Midway through the second episode of Apple TV+’s sci-fi epic Foundation, mathematician Hari Seldon (Jared Harris) visits the laundry facilities on the spaceship carrying him and his followers to a far corner of the galaxy. Hari has developed the new science of “psycho-history,” predicting the future through statistical analysis, and he has convinced everyone on this ship, and in this room, of two things: 1) The Galactic Empire in which they all live is soon doomed to fall; and 2) Hari and his followers are the only ones who can prevent everyone from being plunged into tens of thousands of years of darkness and strife afterwards. Hari knows the laundry workers believe in his numbers, but he also understands that they are people with emotions and vulnerabilities. So he stops by the laundry to shake hands and give an impassioned speech, encouraging their hopes and dreams while trying to quell their fears. He’s a mathematician, but one who knows what makes people tick.
In that scene, Hari may as well be veteran sci-fi writers David S. Goyer (Blade) and Josh Friedman (Terminator: The Sarah Connor Chronicles), who have been given the daunting task of adapting Isaac Asimov’s Foundation stories, which Asimov wrote off and on from the Forties through the Eighties. The Foundation books are beloved, but they’re also extremely dry, concerned far more with big ideas — particularly what are the most important aspects of building and maintaining a civilized society — than with characters. This is a much easier thing to make work on the page than in a serialized TV version featuring lots of flesh-and-blood actors like Harris and Lee Pace.
So Goyer, Friedman, and company have made many tweaks to Asimov’s text to add humanity to it. Where the original stories had no real interest in women, the show gender-flips several key characters, including Hari’s top student, Gaal Dornick (Lou Llobell); Salvor Hardin (Leah Harvey), guardian of the Foundation’s first outpost on the remote planet of Terminus; and Eto Demerzel (Laura Birn), a trusted advisor to the empire’s rulers. The first season’s story bounces back and forth across many decades, while the story as a whole will span centuries. To give the Foundation a consistent antagonist through so many generations, the show turns the books’ bumbling Emperor Cleon into an endless rotation of three clones, which at any given time includes the elderly Brother Dusk (Terrence Mann), the dominant adult Brother Day (Pace), and a younger version called Brother Dawn (played as a child by Cooper Carter and as a teen by Cassian Bilton). There are also various romances and rivalries built in throughout the first season to pair the show’s abstract philosophical debates with more tangible interpersonal conflict, like a sense of mistrust between the latest trio of imperial clones. And there’s a fair amount of action, particularly in an arc that finds Salvor trying to protect Terminus from a visiting barbarian race.
Like psycho-history itself, all of these changes make sense in theory. But none of them quite accomplish what the show’s creative team needs them to. This Foundation is, like the clones’ palace on the capitol planet of Trantor, stunning to look at(*) but ultimately cold and sterile. Despite the cast and crew’s best efforts — and what appears to be an unlimited budget, even by Apple’s lavish standards — this Foundation remains an assemblage of concepts in search of a compelling TV show.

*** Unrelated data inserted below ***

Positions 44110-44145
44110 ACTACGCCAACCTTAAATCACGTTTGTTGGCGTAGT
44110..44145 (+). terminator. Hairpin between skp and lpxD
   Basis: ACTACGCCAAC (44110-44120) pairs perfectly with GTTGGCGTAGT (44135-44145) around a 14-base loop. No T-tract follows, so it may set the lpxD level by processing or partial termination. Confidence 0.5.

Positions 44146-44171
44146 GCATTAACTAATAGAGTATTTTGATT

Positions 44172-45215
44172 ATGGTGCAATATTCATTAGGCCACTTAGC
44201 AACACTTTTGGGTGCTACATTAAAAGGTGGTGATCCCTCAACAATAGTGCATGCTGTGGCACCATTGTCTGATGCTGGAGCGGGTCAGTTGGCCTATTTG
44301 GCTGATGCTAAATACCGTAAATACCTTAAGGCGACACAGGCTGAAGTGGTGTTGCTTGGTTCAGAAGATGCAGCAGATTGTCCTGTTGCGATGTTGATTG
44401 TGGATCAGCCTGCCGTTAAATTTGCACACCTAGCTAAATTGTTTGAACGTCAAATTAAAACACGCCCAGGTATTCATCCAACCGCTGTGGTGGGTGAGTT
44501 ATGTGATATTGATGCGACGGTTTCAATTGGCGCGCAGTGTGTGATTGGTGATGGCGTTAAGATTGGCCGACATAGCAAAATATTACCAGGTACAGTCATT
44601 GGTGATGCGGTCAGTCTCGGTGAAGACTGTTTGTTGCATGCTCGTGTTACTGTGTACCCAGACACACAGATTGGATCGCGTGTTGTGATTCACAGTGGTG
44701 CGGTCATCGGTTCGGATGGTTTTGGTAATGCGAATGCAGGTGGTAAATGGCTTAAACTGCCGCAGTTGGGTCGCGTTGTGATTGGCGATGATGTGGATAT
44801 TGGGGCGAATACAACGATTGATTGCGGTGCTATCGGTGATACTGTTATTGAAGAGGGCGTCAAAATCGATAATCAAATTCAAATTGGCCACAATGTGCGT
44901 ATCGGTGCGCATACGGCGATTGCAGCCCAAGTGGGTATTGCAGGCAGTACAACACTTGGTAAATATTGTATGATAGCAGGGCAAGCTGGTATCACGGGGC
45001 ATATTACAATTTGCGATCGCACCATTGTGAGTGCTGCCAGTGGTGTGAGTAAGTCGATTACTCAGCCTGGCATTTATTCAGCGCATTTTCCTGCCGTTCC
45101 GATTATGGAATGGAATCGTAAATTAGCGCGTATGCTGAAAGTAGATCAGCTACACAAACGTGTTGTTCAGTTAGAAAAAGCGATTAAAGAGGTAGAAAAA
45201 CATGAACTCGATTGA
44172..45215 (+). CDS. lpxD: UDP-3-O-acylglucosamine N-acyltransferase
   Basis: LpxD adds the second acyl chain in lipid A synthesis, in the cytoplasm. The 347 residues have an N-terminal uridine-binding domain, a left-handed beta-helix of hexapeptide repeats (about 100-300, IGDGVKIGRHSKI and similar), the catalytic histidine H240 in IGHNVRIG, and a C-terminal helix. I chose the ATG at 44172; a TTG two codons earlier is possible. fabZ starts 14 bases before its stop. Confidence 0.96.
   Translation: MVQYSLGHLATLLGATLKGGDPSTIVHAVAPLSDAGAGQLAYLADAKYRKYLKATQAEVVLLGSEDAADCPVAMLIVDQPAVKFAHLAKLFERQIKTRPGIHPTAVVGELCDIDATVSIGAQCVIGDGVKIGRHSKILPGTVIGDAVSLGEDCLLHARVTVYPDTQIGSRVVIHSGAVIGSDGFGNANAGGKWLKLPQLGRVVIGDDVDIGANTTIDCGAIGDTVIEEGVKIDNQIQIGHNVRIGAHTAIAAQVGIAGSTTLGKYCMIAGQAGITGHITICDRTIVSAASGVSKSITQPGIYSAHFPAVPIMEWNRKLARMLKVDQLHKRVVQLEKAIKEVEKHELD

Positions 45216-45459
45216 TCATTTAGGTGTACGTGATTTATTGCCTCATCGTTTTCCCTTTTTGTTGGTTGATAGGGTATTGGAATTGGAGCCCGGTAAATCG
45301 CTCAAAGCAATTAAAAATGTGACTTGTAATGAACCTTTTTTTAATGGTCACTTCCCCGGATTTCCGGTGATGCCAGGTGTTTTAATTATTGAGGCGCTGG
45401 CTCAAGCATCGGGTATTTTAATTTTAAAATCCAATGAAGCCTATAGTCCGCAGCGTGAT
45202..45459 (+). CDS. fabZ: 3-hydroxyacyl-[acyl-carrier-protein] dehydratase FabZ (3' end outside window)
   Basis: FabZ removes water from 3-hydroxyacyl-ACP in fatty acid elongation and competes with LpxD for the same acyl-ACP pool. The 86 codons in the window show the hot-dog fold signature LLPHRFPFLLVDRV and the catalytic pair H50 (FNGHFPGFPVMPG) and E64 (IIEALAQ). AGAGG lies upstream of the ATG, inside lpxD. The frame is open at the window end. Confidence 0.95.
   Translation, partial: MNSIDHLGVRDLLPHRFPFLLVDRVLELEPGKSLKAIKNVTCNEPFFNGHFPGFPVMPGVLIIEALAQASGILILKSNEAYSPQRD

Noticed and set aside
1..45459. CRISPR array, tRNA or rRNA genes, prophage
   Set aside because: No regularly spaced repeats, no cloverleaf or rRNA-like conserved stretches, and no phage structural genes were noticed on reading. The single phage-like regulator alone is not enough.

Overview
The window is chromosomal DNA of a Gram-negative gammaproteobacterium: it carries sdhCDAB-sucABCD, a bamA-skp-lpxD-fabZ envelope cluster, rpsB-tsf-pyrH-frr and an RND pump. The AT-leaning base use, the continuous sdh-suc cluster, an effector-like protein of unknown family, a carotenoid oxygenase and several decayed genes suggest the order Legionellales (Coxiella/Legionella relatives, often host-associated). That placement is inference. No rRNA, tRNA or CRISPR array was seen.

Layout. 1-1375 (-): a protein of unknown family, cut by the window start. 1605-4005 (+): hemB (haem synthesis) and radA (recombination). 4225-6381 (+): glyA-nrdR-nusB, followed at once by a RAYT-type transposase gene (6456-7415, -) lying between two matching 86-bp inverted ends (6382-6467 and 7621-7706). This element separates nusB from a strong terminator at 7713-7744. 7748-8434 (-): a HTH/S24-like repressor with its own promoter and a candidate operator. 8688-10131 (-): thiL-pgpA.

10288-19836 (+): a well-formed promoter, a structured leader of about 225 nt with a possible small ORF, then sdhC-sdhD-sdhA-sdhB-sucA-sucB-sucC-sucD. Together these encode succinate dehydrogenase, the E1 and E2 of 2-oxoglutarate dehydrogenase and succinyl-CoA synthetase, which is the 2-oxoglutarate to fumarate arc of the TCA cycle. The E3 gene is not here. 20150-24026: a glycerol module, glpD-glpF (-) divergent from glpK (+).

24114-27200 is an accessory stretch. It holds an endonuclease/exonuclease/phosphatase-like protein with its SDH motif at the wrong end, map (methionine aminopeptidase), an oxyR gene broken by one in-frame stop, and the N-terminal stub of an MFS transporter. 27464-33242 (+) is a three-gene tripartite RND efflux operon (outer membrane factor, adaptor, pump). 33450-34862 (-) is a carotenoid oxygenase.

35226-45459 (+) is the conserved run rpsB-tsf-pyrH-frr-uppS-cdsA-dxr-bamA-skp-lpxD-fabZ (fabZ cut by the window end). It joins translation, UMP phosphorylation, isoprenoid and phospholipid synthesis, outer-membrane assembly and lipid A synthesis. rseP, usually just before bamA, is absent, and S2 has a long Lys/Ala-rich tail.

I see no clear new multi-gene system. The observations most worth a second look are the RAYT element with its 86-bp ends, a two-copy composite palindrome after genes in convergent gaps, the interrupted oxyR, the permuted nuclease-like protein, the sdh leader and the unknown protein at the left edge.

(*) Those impressive visuals also contribute less than one might hope, because so many aspects of the production design resemble things already done in other iconic sci-fi and fantasy projects. Salvor zips around Terminus, for instance, in a slightly bulkier version of Luke Skywalker’s Tatooine landspeeder. The starport orbiting Trantor closely resembles Spacedock from the original Star Trek films. Even a relatively small detail like Demerzel’s triple-bun hairstyle can’t help evoking Rey from the Star Wars sequels.
Part of the problem comes from the basic premise Asimov introduced circa World War II. While psycho-history can predict human behavior on a macro scale, it’s not particularly useful with the micro. So Gaal, Salvor, and other Foundation members are operating in something of an information vacuum, unsure of exactly what they should be doing, and why. This sense of people fumbling around in the darkness hamstrings a lot of the attempts at character development, and various romantic entanglements — Gaal with Hari’s other top student, Rayche (Alfred Enoch), or Salvor with Han Solo-ish trader Hugo (Daniel MacPherson) — feel obligatory. Pace and Mann are both very good in their various bits of entitlement and thunderous rage, even as the two actors essentially keep swapping roles as the years pass. But Pace deserves better than having to elevate yet another underwritten part in an expensive genre production (see also Guardians of the Galaxy) where he wears impressive robes.
Salvor fighting to save Terminus is at once the most engaging part of the first season and the part that feels most removed from the premise. And even those sequences are fairly generic. In the recent subgenre of “hard sci-fi shows with thin characterization,” The Expanse is more interesting at depicting both interplanetary conflicts and the perils of space itself, and it does so on what looks like a fraction of the Foundation budget.
Whenever Gaal finds herself doubting their mission, Hari reminds her to trust in the numbers. But the individual parts of this Foundation equation add up to something that’s very pretty and slightly dull. Asimov’s books have long been considered impossible to adapt. This version is a noble effort that can’t quite solve the problem.
The first two episodes of Foundation are available now on Apple TV+, with additional installments premiering weekly. I’ve seen all 10 episodes of the first season.